Colleagues in my different jobs over the years know me as the one who can get a little bit fanatical about password security, mocking obvious passwords, proselytizing about using password safes, picking up on passwords left in plain sight on post-it notes and even sometimes replacing said post-it note with an apparently identical one, but with the wrong password written on it.
One reason for all this is security. Another is convenience. People are off ill, away on holiday or uncontactable, and if a password is locked up in their memory or in their wallet when someone else needs it that can and does cause problems. Not so with a shared team password safe.
Such safes have come in useful countless times, though I hope I never encounter anything like the moving story the New York Times has told of the problems with passwords in the wake of 9-11:
Howard Lutnick, the chief executive of Cantor Fitzgerald, one of the world’s largest financial-services firms, still cries when he talks about it. Not long after the planes struck the twin towers, killing 658 of his co-workers and friends, including his brother, one of the first things on Lutnick’s mind was passwords. This may seem callous, but it was not.
Like virtually everyone else caught up in the events that day, Lutnick, who had taken the morning off to escort his son, Kyle, to his first day of kindergarten, was in shock. But he was also the one person most responsible for ensuring the viability of his company. The biggest threat to that survival became apparent almost immediately: No one knew the passwords for hundreds of accounts and files that were needed to get back online in time for the reopening of the bond markets. Cantor Fitzgerald did have extensive contingency plans in place, including a requirement that all employees tell their work passwords to four nearby colleagues. But now a large majority of the firm’s 960 New York employees were dead. “We were thinking of a major fire,” Lutnick said. “No one in those days had ever thought of an entire four-to-six-block radius being destroyed.”
Hours after the attacks, Microsoft dispatched more than 30 security experts [to help]. Microsoft’s technicians, Lutnick recalled, knew that they needed to take advantage of two facts: Many people use the same password for multiple accounts, and these passwords are typically personalized. The technicians explained that for their algorithms to work best, they needed large amounts of trivia about the owner of each missing password, the kinds of things that were too specific, too personal and too idiosyncratic for companies to keep on file. “It’s the details that make people distinct, that make them individuals,” Lutnick said. He soon found himself on the phone, desperately trying to compartmentalize his own agony while calling the spouses, parents and siblings of his former colleagues to console them — and to ask them, ever so gently, whether they knew their loved ones’ passwords. Most often they did not, which meant that Lutnick had to begin working his way through a checklist that had been provided to him by the Microsoft technicians. “What is your wedding anniversary? Tell me again where he went for undergrad? You guys have a dog, don’t you? What’s her name? You have two children. Can you give me their birth dates?”…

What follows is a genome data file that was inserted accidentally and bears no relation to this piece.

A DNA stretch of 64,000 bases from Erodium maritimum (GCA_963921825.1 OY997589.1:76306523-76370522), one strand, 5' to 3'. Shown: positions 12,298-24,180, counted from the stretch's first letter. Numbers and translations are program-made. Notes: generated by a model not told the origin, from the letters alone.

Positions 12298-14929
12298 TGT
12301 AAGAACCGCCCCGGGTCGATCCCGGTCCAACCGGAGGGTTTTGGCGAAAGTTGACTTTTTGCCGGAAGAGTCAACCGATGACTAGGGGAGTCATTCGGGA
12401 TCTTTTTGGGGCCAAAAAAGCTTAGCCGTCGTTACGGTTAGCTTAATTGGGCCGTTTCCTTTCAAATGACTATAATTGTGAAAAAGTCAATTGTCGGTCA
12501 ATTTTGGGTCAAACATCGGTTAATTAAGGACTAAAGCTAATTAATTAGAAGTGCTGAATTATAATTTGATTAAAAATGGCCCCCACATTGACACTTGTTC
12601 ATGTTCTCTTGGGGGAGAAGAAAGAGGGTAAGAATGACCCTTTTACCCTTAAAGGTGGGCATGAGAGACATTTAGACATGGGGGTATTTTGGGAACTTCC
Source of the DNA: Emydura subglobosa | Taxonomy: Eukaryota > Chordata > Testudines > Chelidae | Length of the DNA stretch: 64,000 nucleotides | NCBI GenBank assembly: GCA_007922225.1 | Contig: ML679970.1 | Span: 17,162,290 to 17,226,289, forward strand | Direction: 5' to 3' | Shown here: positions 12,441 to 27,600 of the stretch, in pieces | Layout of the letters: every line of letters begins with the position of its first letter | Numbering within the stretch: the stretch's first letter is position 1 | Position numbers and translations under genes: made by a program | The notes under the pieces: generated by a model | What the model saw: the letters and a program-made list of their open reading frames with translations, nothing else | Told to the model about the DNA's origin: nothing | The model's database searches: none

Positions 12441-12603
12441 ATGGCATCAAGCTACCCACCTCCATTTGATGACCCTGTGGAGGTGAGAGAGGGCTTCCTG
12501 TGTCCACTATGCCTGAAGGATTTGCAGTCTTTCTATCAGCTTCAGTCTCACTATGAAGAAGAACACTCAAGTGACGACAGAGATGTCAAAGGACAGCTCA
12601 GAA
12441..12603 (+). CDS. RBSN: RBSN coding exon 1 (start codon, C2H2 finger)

In the end, Microsoft’s technicians got what they needed. The firm was back in operation within two days. The same human sentimentality that made Cantor Fitzgerald’s passwords “weak,” ultimately proved to be its saving grace.
The full piece is well worth a read, especially as it goes on to talk about the emotional personal stories wrapped up in so many passwords. The author also comments on how easy it can be to get people to tell you about their passwords – something that other research, involving chocolate, has also found.